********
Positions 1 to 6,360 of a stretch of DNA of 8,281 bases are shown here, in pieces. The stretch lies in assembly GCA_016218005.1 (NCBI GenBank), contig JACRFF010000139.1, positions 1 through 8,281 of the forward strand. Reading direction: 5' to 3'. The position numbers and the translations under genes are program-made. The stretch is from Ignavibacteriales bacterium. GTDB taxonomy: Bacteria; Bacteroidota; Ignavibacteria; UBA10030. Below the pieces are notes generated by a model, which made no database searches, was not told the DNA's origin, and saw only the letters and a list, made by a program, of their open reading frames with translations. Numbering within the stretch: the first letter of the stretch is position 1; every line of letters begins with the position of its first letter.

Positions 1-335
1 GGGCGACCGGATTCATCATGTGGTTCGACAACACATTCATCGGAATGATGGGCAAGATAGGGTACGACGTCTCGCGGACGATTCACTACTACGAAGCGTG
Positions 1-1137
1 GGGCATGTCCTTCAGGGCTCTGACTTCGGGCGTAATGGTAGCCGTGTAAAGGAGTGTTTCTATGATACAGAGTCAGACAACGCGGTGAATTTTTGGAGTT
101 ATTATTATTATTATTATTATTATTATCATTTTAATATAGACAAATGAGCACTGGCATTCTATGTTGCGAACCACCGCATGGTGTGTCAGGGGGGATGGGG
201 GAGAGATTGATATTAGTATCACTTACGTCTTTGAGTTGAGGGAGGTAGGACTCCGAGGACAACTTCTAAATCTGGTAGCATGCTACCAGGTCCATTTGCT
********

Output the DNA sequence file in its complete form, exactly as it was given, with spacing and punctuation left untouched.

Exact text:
Positions 1 to 6,360 of a stretch of DNA of 8,281 bases are shown here, in pieces. The stretch lies in assembly GCA_016218005.1 (NCBI GenBank), contig JACRFF010000139.1, positions 1 through 8,281 of the forward strand. Reading direction: 5' to 3'. The position numbers and the translations under genes are program-made. The stretch is from Ignavibacteriales bacterium. GTDB taxonomy: Bacteria; Bacteroidota; Ignavibacteria; UBA10030. Below the pieces are notes generated by a model, which made no database searches, was not told the DNA's origin, and saw only the letters and a list, made by a program, of their open reading frames with translations. Numbering within the stretch: the first letter of the stretch is position 1; every line of letters begins with the position of its first letter.

Positions 1-335
1 GGGCGACCGGATTCATCATGTGGTTCGACAACACATTCATCGGAATGATGGGCAAGATAGGGTACGACGTCTCGCGGACGATTCACTACTACGAAGCGTG
Positions 1-1137
1 GGGCATGTCCTTCAGGGCTCTGACTTCGGGCGTAATGGTAGCCGTGTAAAGGAGTGTTTCTATGATACAGAGTCAGACAACGCGGTGAATTTTTGGAGTT
101 ATTATTATTATTATTATTATTATTATCATTTTAATATAGACAAATGAGCACTGGCATTCTATGTTGCGAACCACCGCATGGTGTGTCAGGGGGGATGGGG
201 GAGAGATTGATATTAGTATCACTTACGTCTTTGAGTTGAGGGAGGTAGGACTCCGAGGACAACTTCTAAATCTGGTAGCATGCTACCAGGTCCATTTGCT